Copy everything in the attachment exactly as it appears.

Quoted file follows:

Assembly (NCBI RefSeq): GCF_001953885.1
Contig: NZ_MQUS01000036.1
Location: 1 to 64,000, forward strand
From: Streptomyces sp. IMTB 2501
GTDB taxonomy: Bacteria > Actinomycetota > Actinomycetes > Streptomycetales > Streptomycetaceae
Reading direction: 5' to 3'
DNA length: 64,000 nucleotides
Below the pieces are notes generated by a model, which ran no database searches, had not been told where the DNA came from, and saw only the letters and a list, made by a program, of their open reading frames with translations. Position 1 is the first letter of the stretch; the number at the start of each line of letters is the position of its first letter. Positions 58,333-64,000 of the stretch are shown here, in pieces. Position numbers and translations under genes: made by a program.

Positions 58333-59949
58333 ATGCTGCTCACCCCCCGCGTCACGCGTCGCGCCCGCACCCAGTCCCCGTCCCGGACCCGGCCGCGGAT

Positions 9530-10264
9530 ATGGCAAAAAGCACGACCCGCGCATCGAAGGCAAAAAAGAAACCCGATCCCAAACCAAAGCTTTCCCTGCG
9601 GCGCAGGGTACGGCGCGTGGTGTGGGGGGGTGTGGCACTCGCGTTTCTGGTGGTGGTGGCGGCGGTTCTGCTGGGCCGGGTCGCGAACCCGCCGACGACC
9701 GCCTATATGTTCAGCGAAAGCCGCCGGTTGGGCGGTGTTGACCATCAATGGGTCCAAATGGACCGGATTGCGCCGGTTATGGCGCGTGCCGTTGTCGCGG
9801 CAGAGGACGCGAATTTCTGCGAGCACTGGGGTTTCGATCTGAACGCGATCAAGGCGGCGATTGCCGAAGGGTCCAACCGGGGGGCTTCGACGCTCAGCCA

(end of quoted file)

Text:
Assembly (NCBI RefSeq): GCF_001953885.1
Contig: NZ_MQUS01000036.1
Location: 1 to 64,000, forward strand
From: Streptomyces sp. IMTB 2501
GTDB taxonomy: Bacteria > Actinomycetota > Actinomycetes > Streptomycetales > Streptomycetaceae
Reading direction: 5' to 3'
DNA length: 64,000 nucleotides
Below the pieces are notes generated by a model, which ran no database searches, had not been told where the DNA came from, and saw only the letters and a list, made by a program, of their open reading frames with translations. Position 1 is the first letter of the stretch; the number at the start of each line of letters is the position of its first letter. Positions 58,333-64,000 of the stretch are shown here, in pieces. Position numbers and translations under genes: made by a program.

Positions 58333-59949
58333 ATGCTGCTCACCCCCCGCGTCACGCGTCGCGCCCGCACCCAGTCCCCGTCCCGGACCCGGCCGCGGAT

Positions 9530-10264
9530 ATGGCAAAAAGCACGACCCGCGCATCGAAGGCAAAAAAGAAACCCGATCCCAAACCAAAGCTTTCCCTGCG
9601 GCGCAGGGTACGGCGCGTGGTGTGGGGGGGTGTGGCACTCGCGTTTCTGGTGGTGGTGGCGGCGGTTCTGCTGGGCCGGGTCGCGAACCCGCCGACGACC
9701 GCCTATATGTTCAGCGAAAGCCGCCGGTTGGGCGGTGTTGACCATCAATGGGTCCAAATGGACCGGATTGCGCCGGTTATGGCGCGTGCCGTTGTCGCGG
9801 CAGAGGACGCGAATTTCTGCGAGCACTGGGGTTTCGATCTGAACGCGATCAAGGCGGCGATTGCCGAAGGGTCCAACCGGGGGGCTTCGACGCTCAGCCA